Williams’ loss, not Cardinals’, the one that really matters
Bruce Arians wouldn’t do it. Neither would Carson Palmer or any of the Cardinals players.
But given the likely pregame mood of the team, we should give them a free pass for Sunday’s 31-7 loss to the Saints in New Orleans.
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Dan Williams’ father died in a car crash on his way from the family’s home in Memphis to New Orleans to see his son play. Williams’ mom and sister were also hospitalized after the crash but are expected to survive their injuries.
A Cardinals spokesperson said the team did not have details on precisely when the accident occurred near Jackson, Miss., but that Williams, the starting nose tackle, received word of the tragedy before the team traveled to New Orleans on Saturday. He was excused from Sunday’s game.
It’s a weekly ritual in the NFL to dissect each team’s performance, puffing up the significance of wins or magnifying the trouble signs in losses.
We could talk about Arizona’s eight possessions after an opening touchdown drive that ended with a punt — four of them three-and-outs, which doubled the number of utterly futile drives the Cards produced in their first two games combined.
We could say ‘I told you the Cardinals wouldn’t have a solution for New Orleans tight end Jimmy Graham,’ who had nine catches for 134 yards and two touchdowns against Arizona’s Daryl Washington-less defense.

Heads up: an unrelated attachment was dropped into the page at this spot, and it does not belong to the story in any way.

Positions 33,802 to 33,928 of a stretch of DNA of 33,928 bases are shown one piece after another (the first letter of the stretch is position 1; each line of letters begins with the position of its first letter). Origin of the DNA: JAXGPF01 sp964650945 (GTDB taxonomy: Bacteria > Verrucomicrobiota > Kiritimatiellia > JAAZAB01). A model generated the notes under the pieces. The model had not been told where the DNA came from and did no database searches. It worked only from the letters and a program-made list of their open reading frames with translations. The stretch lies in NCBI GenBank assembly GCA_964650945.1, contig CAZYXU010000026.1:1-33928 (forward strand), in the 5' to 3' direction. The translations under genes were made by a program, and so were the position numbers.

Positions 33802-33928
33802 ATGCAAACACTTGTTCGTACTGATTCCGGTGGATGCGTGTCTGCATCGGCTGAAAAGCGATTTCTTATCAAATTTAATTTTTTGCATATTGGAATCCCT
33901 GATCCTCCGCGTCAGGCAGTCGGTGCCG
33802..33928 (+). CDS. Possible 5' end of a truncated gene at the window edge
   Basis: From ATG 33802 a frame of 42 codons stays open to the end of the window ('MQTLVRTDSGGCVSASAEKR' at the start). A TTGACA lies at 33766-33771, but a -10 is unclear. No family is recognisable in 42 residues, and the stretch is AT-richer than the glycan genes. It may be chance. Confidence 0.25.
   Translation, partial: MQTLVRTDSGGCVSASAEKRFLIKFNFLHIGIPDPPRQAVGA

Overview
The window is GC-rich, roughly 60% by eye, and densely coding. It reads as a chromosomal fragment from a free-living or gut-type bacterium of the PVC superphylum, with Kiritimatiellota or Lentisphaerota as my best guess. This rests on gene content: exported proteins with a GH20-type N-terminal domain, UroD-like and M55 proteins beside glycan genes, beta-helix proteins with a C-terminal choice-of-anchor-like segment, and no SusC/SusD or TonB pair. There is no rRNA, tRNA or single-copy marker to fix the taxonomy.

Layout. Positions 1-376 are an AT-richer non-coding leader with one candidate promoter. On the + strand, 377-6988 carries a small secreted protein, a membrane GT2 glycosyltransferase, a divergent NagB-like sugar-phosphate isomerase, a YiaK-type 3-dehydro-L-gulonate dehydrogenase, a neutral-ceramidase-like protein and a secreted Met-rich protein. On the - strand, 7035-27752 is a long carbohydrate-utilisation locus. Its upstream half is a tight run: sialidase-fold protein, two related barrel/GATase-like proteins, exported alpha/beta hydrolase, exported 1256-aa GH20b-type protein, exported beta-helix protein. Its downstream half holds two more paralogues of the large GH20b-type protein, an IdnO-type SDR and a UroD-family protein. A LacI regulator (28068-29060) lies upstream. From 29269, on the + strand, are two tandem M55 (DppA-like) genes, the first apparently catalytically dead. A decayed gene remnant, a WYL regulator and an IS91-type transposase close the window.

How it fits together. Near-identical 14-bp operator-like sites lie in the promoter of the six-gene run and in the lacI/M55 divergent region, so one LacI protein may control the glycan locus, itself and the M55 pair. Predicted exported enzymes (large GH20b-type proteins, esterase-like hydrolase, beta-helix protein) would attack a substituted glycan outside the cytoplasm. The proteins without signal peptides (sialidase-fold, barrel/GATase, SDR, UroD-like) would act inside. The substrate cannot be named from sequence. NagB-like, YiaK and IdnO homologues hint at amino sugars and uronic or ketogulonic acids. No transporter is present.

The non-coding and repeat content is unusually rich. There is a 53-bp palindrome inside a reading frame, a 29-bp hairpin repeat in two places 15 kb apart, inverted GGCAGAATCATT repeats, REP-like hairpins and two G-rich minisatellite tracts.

We could talk about poor tackling. We could talk about the poor protection’s impact on even the most poised of passers. We could talk about Palmer’s two interceptions and 43.4 passer rating.
We could talk about worrisome injuries to linebackers Lorenzo Alexander (foot), Sam Acho (ankle) and safety Rashad Johnson (finger).
We could even talk about good things, like receiver Larry Fitzgerald playing through a balky hamstring and catching five passes for 64 yards, or defensive tackle Darnell Dockett quieting the critics for a week with three sacks and four hits on Saints quarterback Drew Brees, or rookie defensive back Tyrann Mathieu snaring his first career interception and registering 10 total tackles in his return home.
But let’s not. Let’s leave those for the appropriate moment; they’re bullet points on an agenda we’ll revisit later in the week.
None of it matters right now.
“Our prayers and thoughts go to Dan,” Arians said, the only words that carried any weight or significance after the game.
We know NFL players are conditioned to block out all distractions once they hit the field. We know winning still matters in this league despite all the personal dramas — seen and unseen — that swirl about players’ and coaches’ private lives.
But let’s give the loss-induced angst a rest for a day. Out of respect. Out of human decency. Out of empathy that gives us a glimpse of a seminal moment that will change a man forever.
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